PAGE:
Nov. 1, 2019
UAL Central Saint Martins College of Arts & Design MA student
uses Ultrasuede® for the graduation project and introduced at London Fashion Week

Toray contributed its product Ultrasuede® for the collection of Erika Maish MA Fashion Textiles Pathway graduate at the Central Saint Martins College of Arts & Designs, a constituent college of the University of the Arts London (UAL). The collection was introduced at London Fashion Week in February 2019 1. Central Saint Martins College of Arts & Designs, University of the Arts London Central Saint Martins is a world-renowned arts and design college, and is one of the six colleges within University of the Arts London. The college has nurtured many generations of creative talent. Among its graduates are world leaders in the fashion community, including John Galliano, Phoebe Philo and Riccardo Tisci. 2. Designer and Design using Ultrasuede® (1) Erika Maish(resides in Los Angeles) At 17 I moved from Los Angeles to London to study at Central Saint Martins. Over the past seven years I have completed my Bachelor’s Degree in Textile Design and Masters Degree in Fashion. Along the way I gained experience in a range of places like knitwear at Marc Jacobs, Archive Photogrpahy at Celine, natural dyeing at John Skelton and freelance exhibition preparation at the Getty Museum. In February 2019 my graduate collection was shown at London Fashion Week and featured in publications including Dazed, Document Journal, King Kong and Another Magazine. (2) Press Release One of the principal starting points for ‘American Psychic’ was learning that Ronald Reagan had the astrologer Joan Quigley advising him while he was in the White House. I found out that even some of the biggest firms on Wall St have psychics on their boards. I loved the juxtaposition of the conservative with the esoteric to see how closely spirituality and capitalism are intertwined. I had an image in my head of a businesswoman stranded in the desert reconstructing her clothing out of old can tabs. She’s painting them with car paints from the local auto body shop, wearing old jewelry she finds lying around, looking at the sky and hammering the constellations into her dress, wearing the massage beads of her car seats and crystals that will heal her. Many different iterations of Americana were pulled together to visualize this collection. I sourced old postcards from the famed Madonna Inn and vintage photos of women in bathing suits posing at car shows. I went on road trips, to vintage shops, Native American bead work road side stands, witchcraft markets and tarot and aura readings. The works of David Lynch, Shana Moulton, Remedies Varo and El Anatsui were all sources of inspiration. I wanted to explore this archetype of people leaving the city trying to find themselves in nature and New Age living. The desert remains both a place of promise and desolation, with all kinds of communities proposing alternative ways of living. Some of the key places I visited for inspiration were Sedona, Arco Santi, and Rhyolite. Particularly in the mining town of Rhyolite, Nevada the Joshua trees weren’t suited to become lumber for houses, so the miner Tom Kelly began collecting glass bottles from saloons to build houses. The resourcefulness of these bottle houses inspired me to use found materials like soda can tabs to create something beautiful out of nothing. A main idea in the making of the collection was that of linking and fully fashioned clothing, notably reworking waste material. I wanted materials that are normally used as decorative components to be the main structural element. A big challenge was trying to make tailored garments from unconventional materials, like how I could create a stable collar and pockets out of can tabs or make an immovable material fluid. The pieces are full of contradictions like a short sequin party dress that is actually warm and knitted, a bikini that will make you sink instead of float or a trench coat that will not protect you from the rain. The materiality lies in the idea of challenging its intended purpose and previous assumptions about what clothes are made from and what they feel like. It is not about being loud or huge shapes but beauty in the details and a strong focus on craftsmanship. 3. Collections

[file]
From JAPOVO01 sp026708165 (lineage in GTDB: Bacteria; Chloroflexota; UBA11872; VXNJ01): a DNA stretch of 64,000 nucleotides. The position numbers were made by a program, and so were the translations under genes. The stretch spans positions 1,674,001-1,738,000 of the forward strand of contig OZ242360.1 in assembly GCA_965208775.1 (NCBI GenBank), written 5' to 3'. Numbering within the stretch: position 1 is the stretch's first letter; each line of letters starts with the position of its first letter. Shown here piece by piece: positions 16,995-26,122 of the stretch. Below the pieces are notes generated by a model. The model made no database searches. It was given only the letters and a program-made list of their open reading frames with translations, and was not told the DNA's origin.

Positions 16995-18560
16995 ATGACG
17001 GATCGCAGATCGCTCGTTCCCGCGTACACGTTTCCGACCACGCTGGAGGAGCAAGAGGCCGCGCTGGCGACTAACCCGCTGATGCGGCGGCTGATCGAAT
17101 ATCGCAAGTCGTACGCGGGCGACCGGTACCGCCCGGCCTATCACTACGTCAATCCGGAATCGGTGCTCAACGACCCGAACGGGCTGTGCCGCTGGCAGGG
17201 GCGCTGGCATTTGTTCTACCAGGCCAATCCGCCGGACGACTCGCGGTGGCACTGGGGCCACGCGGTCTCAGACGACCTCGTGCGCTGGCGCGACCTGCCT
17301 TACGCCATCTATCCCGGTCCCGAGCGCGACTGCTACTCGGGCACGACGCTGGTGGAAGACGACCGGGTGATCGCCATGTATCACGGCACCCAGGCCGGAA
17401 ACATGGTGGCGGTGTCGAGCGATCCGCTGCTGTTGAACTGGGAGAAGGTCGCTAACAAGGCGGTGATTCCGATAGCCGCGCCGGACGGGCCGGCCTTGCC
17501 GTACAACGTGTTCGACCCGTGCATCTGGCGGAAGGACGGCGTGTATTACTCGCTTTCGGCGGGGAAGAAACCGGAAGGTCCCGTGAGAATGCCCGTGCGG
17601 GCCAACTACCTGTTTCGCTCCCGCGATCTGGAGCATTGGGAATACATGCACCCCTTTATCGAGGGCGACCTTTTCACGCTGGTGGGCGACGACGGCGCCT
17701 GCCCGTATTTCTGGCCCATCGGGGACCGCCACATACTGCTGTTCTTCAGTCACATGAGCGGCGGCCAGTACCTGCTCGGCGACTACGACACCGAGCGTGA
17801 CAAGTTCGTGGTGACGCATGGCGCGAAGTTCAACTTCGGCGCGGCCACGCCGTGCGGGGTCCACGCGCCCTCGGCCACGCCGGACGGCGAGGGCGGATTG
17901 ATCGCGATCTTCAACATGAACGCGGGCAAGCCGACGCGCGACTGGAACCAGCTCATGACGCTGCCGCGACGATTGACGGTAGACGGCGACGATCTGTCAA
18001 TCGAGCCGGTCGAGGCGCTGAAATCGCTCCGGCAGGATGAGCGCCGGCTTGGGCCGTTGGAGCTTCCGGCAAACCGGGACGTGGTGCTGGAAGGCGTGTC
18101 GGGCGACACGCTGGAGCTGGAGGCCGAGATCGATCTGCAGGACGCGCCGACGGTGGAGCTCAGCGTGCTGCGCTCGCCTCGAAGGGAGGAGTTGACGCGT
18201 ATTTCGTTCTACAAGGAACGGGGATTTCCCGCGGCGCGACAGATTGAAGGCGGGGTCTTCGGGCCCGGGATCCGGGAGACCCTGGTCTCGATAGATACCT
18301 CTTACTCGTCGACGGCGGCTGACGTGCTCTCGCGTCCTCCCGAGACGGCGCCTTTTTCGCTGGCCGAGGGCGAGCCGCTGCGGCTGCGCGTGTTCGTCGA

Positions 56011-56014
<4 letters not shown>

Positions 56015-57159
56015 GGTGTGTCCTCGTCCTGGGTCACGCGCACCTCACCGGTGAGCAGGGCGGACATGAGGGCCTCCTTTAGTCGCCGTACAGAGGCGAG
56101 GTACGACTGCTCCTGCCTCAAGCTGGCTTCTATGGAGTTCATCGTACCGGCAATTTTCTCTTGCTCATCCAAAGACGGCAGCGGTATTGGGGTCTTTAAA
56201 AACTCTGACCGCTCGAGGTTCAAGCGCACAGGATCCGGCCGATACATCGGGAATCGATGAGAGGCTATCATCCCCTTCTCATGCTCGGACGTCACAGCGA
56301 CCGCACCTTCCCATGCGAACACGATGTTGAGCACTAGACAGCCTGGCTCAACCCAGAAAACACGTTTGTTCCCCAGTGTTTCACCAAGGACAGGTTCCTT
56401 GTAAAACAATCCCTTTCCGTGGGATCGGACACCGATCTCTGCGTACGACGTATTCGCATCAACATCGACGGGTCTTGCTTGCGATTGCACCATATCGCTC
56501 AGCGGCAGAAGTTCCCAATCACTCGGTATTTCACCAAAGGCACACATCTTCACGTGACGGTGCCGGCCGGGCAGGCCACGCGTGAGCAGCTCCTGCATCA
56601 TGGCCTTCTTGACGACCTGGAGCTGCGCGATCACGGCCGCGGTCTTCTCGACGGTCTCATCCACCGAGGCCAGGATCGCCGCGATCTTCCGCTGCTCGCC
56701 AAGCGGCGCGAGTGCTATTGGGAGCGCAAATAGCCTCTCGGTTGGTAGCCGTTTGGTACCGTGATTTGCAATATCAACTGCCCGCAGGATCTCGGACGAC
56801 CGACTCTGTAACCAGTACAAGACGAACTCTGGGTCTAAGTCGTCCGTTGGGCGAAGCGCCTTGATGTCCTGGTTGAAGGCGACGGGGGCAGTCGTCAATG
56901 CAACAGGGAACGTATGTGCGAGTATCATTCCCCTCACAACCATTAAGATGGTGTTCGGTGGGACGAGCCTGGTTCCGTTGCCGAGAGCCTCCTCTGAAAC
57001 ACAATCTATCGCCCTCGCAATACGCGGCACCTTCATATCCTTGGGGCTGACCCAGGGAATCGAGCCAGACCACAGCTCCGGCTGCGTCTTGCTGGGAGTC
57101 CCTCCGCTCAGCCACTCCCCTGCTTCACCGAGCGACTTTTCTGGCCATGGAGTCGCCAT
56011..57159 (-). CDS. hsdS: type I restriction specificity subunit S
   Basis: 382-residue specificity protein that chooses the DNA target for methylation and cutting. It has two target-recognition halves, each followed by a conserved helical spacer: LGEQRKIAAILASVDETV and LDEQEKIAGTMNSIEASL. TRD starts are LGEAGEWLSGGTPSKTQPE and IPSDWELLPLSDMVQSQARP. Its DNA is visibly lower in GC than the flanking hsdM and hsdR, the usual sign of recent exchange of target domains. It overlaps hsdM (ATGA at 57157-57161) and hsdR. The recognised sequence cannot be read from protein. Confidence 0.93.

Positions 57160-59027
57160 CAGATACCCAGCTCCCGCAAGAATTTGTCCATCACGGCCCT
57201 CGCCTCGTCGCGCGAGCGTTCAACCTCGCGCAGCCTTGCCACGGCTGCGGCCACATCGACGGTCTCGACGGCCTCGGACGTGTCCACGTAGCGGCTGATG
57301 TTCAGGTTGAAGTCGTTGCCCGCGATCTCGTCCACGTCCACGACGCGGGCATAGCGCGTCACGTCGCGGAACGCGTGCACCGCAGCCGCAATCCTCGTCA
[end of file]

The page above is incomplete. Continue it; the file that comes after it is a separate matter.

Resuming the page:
Erika Maish1


Erika Maish2


Erika Maish3

Ultrasuede® keeps evolving toward a future full of "Beautiful Possibilities."